Searching over 5,500,000 cases.


searching
Buy This Entire Record For $7.95

Download the entire decision to receive the complete text, official citation,
docket number, dissents and concurrences, and footnotes for this case.

Learn more about what you receive with purchase of this case.

Crispin v. Colvin

United States District Court, D. Idaho

September 27, 2016

DEANNA CRISPIN, Petitioner,
v.
CAROLYN W. COLVIN, Acting Commissioner of Social Security, Respondent.

          MEMORANDUM DECISION AND ORDER

          HONORABLE CANDY W. DALE, UNITED STATES MAGISTRATE JUDGE

         INTRODUCTION

         Pending before the Court is the Petition for Review of Respondent's denial of widow's disability Social Security Insurance Benefits filed by Deanna Crispin on July 1, 2015. (Dkt. 1.) Pursuant to 28 U.S.C. § 636(c), the parties consented to the exercise of jurisdiction over this matter by the undersigned United States Magistrate Judge. (Dkt. 9.) The Court has reviewed the Petition for Review and the Answer, the parties' memoranda, and the administrative record (AR), and for the reasons that follow, will affirm the decision of the Commissioner.

         PROCEDURAL AND FACTUAL HISTORY

         Petitioner filed an application for widow's disability Social Security Insurance Benefits on February 28, 2012, claiming disability beginning November 1, 2009, due to right median entrapment neuropathy, degenerative disc disease of the lumbar spine, gastritis, and obesity. Her application was denied initially and again on reconsideration, and a hearing was held before Administrative Law Judge (ALJ) Lori Freund on August 14, 2013. After hearing testimony from Petitioner and a vocational expert, ALJ Freund issued a decision finding Petitioner not disabled on October 22, 2013. On May 6, 2015, the Appeals Council denied Petitioner's request for review, making the ALJ's decision the final agency decision. Petitioner appealed this final decision to the Court. The Court has jurisdiction to review the ALJ's decision pursuant to 42 U.S.C. § 405(g).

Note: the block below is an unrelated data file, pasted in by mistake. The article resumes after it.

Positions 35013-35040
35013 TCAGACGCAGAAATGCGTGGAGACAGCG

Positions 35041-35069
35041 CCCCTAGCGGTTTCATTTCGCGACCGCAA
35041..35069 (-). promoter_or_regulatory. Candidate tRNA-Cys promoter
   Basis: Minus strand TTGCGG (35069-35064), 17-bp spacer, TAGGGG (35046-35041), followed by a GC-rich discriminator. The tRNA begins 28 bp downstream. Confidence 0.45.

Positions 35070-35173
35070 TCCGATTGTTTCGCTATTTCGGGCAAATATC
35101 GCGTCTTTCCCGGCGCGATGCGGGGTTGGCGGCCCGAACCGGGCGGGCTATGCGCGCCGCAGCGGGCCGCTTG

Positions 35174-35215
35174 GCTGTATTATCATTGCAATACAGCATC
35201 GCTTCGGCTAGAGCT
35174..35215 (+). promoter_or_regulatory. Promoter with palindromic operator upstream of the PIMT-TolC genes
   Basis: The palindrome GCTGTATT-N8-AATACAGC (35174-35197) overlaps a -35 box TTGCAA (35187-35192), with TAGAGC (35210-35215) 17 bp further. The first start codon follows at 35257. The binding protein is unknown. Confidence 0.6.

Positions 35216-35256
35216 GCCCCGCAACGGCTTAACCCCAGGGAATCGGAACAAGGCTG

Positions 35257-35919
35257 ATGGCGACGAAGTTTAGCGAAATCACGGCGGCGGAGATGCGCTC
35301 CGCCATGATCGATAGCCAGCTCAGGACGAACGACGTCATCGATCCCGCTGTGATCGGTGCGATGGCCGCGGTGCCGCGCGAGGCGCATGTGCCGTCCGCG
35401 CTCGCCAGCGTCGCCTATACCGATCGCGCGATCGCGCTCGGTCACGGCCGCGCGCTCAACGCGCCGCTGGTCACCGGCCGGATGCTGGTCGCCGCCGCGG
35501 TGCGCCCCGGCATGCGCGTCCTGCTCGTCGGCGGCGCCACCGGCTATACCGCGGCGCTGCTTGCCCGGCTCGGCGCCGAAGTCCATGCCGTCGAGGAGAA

Petitioner was born on December 27, 1960. She graduated from high school and completed two years of college, and her prior work experience includes work as a home attendant, a massage therapist, and a caretaker for the elderly. (AR 74, 80.)

         SEQUENTIAL PROCESS

         The Commissioner follows a five-step sequential evaluation for determining whether a claimant is disabled. See 20 C.F.R. §§ 404.1520, 416.920. At step one, it must be determined whether the claimant is engaged in substantial gainful activity. The ALJ found Petitioner has not engaged in substantial gainful activity since her alleged onset date, November 1, 2009. At step two, it must be determined whether the claimant suffers from a severe impairment. The ALJ found Petitioner's right median neuropathy, degenerative disc disease of the lumbar spine, gastritis, and obesity severe within the meaning of the Regulations.